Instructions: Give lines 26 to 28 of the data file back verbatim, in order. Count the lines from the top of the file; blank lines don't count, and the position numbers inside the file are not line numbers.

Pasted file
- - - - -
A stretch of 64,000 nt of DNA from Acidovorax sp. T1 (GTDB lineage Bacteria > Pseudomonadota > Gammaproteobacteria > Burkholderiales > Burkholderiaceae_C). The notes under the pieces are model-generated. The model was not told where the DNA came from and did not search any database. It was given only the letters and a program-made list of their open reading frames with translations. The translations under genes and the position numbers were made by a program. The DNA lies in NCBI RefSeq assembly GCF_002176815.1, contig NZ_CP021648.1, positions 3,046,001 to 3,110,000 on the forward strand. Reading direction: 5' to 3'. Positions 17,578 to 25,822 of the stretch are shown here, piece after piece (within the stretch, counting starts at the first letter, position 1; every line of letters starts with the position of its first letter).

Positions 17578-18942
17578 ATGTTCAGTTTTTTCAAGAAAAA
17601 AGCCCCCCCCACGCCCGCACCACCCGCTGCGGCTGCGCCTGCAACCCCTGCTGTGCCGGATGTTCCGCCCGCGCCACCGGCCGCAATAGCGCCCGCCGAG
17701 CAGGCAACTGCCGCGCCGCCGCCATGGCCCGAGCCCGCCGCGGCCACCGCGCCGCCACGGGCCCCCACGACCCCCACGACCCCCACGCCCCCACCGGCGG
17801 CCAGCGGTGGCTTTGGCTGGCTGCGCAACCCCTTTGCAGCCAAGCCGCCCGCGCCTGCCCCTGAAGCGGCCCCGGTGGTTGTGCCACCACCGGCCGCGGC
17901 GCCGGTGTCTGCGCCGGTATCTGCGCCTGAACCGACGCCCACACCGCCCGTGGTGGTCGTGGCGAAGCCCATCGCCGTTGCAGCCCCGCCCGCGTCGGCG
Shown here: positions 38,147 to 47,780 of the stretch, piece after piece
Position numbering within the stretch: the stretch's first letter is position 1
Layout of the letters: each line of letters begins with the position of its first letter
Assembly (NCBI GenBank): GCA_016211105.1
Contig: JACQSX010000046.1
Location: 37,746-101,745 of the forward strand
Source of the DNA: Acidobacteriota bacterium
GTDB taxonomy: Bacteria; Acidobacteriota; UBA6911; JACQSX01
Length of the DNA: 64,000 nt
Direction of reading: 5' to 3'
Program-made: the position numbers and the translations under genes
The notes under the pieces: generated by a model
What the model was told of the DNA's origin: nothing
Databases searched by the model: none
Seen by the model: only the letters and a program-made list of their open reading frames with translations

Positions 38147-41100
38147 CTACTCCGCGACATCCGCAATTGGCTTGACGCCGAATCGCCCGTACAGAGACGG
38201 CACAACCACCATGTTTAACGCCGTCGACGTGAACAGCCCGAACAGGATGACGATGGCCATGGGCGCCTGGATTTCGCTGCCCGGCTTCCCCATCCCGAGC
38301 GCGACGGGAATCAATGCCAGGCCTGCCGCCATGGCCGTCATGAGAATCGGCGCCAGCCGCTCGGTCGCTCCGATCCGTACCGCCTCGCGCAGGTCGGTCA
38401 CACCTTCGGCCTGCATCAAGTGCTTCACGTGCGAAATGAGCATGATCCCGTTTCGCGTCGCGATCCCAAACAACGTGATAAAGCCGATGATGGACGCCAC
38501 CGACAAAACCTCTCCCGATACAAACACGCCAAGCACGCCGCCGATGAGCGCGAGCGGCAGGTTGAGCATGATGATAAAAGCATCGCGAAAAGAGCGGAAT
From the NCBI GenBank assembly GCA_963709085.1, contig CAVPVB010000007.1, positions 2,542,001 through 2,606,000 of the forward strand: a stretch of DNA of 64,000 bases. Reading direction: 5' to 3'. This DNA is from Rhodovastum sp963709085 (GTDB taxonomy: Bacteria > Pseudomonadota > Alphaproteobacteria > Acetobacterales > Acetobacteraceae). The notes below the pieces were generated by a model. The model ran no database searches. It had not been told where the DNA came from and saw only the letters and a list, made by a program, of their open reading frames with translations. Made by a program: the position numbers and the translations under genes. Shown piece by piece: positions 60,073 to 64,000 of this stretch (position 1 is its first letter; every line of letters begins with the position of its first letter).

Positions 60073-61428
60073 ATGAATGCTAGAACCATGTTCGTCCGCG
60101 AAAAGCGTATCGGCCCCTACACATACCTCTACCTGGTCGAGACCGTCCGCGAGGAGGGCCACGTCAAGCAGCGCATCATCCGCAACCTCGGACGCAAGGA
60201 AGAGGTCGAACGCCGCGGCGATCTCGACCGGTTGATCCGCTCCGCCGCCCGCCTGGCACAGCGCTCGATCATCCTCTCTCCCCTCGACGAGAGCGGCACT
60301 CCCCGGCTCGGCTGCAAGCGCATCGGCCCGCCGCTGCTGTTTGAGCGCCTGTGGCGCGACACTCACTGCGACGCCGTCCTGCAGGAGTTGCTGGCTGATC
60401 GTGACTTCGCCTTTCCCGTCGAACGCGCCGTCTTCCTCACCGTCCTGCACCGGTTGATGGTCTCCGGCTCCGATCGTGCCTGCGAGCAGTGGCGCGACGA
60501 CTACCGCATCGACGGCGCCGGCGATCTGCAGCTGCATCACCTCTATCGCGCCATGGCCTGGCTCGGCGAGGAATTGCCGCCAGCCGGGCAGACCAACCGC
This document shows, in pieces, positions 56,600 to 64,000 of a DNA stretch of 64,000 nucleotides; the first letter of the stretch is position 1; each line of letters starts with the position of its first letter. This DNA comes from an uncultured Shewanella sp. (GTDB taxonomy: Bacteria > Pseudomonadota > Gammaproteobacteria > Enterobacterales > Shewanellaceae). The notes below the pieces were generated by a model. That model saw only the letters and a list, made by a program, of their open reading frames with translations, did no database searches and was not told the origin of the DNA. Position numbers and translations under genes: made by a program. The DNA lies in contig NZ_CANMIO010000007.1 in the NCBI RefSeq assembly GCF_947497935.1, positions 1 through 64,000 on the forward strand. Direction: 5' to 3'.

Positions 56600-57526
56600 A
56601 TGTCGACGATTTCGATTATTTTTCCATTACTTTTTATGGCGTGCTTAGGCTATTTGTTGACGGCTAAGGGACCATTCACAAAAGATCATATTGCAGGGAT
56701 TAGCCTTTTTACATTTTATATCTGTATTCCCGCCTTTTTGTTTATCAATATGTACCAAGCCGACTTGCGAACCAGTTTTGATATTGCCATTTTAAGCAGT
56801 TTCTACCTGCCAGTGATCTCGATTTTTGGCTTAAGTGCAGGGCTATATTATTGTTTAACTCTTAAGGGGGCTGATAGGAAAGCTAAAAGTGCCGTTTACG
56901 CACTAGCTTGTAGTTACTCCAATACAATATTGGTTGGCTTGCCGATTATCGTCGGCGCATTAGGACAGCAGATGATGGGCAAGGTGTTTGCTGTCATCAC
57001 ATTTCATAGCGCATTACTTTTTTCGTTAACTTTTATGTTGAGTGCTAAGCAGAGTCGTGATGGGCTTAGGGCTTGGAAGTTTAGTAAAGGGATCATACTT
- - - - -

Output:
38301 GCGACGGGAATCAATGCCAGGCCTGCCGCCATGGCCGTCATGAGAATCGGCGCCAGCCGCTCGGTCGCTCCGATCCGTACCGCCTCGCGCAGGTCGGTCA
38401 CACCTTCGGCCTGCATCAAGTGCTTCACGTGCGAAATGAGCATGATCCCGTTTCGCGTCGCGATCCCAAACAACGTGATAAAGCCGATGATGGACGCCAC
38501 CGACAAAACCTCTCCCGATACAAACACGCCAAGCACGCCGCCGATGAGCGCGAGCGGCAGGTTGAGCATGATGATAAAAGCATCGCGAAAAGAGCGGAAT